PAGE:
inventory declines to the reorder point (ROP)
2. Periodic review
– Inventory status is checked at regular periodic
intervals
– Order is placed to raise the inventory level to
a specified threshold
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12-9
Evaluating Cycle Service Level
and Fill Rate
• Evaluating Safety Inventory Given a
Replenishment Policy
Expected demand during lead time = DL
Safety inventory, ss = ROP – DL
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12-10
Evaluating Cycle Service Level
and Fill Rate
Average demand per week, D = 2,500
Standard deviation of weekly demand, sD = 500
Average lead time for replenishment, L = 2 weeks
Reorder point, ROP = 6,000
Average lot size, Q = 10,000
Safety inventory, ss = ROP – DL = 6,000 – 5,000 = 1,000
Cycle inventory = Q/2 = 10,0002 = 5,000
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12-11
Evaluating Cycle Service Level
and Fill Rate
Average inventory = cycle inventory + safety inventory
= 5,000 + 1,000 = 6,000
Average flow time = average inventory/throughput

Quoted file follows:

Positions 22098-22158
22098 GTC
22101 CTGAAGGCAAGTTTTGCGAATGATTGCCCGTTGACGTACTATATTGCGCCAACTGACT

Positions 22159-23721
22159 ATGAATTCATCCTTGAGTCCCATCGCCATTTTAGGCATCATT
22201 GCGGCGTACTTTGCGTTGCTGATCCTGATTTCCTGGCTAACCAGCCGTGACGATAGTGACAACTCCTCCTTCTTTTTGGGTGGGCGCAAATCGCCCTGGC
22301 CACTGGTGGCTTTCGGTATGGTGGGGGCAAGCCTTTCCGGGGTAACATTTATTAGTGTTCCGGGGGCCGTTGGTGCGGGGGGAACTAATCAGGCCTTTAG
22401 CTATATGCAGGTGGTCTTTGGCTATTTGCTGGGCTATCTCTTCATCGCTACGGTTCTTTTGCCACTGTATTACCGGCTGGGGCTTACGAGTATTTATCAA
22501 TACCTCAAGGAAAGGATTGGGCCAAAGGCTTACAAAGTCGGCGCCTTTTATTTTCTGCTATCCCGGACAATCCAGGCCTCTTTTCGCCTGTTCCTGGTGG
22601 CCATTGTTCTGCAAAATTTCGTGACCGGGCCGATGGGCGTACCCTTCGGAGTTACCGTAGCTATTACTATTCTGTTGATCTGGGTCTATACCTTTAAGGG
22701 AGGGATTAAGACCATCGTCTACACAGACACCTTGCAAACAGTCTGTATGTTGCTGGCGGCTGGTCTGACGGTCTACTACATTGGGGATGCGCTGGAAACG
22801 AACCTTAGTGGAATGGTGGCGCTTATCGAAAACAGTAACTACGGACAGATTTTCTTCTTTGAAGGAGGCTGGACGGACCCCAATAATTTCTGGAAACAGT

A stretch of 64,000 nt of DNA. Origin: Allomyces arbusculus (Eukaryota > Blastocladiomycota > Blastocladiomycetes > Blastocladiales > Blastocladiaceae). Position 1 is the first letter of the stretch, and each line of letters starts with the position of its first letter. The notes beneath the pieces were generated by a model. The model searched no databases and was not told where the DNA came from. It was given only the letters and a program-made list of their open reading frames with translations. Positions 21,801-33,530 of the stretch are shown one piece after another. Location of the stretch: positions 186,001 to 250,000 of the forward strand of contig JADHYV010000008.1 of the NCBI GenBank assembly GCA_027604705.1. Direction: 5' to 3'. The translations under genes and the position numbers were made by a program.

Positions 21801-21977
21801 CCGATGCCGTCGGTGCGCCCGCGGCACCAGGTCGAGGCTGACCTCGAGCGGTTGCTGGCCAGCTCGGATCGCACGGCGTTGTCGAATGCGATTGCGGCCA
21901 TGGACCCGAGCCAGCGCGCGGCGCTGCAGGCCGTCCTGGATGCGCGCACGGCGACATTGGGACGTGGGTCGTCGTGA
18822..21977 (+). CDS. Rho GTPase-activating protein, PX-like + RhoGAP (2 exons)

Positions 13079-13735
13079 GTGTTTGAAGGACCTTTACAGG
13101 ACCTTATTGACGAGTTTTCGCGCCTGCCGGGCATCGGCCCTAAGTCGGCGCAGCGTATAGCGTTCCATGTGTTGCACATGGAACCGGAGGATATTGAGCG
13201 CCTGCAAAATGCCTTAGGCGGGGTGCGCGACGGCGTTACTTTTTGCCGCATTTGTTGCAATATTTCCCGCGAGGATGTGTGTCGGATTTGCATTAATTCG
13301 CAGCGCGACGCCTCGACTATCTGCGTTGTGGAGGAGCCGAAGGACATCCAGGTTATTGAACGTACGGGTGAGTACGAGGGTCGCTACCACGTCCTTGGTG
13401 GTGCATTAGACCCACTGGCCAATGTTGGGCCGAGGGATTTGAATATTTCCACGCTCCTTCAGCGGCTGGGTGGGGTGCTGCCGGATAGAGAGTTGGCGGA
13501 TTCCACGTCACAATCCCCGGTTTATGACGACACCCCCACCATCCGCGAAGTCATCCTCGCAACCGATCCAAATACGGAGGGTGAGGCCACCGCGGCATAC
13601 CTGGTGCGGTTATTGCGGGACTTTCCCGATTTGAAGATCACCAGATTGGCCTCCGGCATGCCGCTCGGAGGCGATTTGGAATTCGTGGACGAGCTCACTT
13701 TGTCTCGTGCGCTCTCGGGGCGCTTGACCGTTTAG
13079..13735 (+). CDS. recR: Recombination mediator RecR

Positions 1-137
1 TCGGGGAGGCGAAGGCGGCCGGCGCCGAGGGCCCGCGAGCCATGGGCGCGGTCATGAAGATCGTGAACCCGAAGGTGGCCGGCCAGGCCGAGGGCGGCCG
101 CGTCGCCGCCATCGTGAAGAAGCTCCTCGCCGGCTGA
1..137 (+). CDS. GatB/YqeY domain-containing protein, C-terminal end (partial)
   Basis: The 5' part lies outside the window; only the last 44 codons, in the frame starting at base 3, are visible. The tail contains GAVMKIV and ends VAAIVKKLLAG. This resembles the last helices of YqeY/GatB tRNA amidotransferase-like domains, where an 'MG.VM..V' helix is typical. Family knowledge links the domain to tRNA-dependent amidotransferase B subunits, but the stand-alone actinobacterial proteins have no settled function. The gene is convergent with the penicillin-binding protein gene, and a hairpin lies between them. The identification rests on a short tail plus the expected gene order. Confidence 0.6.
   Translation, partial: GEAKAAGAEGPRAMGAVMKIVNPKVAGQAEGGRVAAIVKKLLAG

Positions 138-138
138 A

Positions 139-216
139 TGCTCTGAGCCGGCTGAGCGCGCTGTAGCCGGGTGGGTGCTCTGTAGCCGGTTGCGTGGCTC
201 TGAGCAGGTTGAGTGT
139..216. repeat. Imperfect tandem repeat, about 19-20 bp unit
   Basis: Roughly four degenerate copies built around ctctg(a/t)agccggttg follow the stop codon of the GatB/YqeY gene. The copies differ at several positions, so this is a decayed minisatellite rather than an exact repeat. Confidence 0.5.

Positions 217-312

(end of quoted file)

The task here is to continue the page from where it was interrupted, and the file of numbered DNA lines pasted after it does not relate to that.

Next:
= 6,000/2,500 = 2.4 weeks
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12-12
Evaluating Cycle Service Level
and Fill Rate
• Evaluating Cycle Service Level Given
a Replenishment Policy
CSL = Prob(ddlt of L weeks ≤ ROP)
CSL = F(ROP, DL, sL) = NORMDIST(ROP, DL, sL, 1)
(ddlt = demand during lead time)
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12-13
Evaluating Cycle Service Level
and Fill Rate
Q = 10,000, ROP = 6,000, L = 2 weeks
D = 2,500/week, sD = 500
DL = DL = 2 ´ 2,500
s L = Ls D = 2 ´ 500 = 707
CSL = F(ROP,DL,sL) = NORMDIST(ROP,DL,sL,1)
= NORMDIST(6,000,5,000,707,1) = 0.92
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12-14
Evaluating Fill Rate Given a
Replenishment Policy
• Expected shortage per replenishment
•
cycle (ESC) is the average units of
demand that are not satisfied from
inventory in stock per replenishment
cycle
Product fill rate
fr = 1 – ESC/Q = (Q – ESC)/Q
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12-15
Evaluating Fill Rate Given a
Replenishment Policy
ESC =
ò
¥
x=ROP
(x – ROP) f (x) dx
é
æ ss öù
æ ss ö
ESC = –ss ê1– Fs ç ÷ú + s L f s ç ÷
êë
è s L øúû
ès L ø
ESC = –ss[1– NORMDIST(ss / s L ,0,1,1)]
+s L NORMDIST(ss / s L ,0,1,0)
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12-16
Evaluating Fill Rate Given a
Replenishment Policy
Lot size, Q = 10,000
Average demand during lead time, DL = 5,000
Standard deviation of demand during lead time, sL = 707
Safety inventory, ss = ROP – DL = 6,000 – 5,000 = 1,000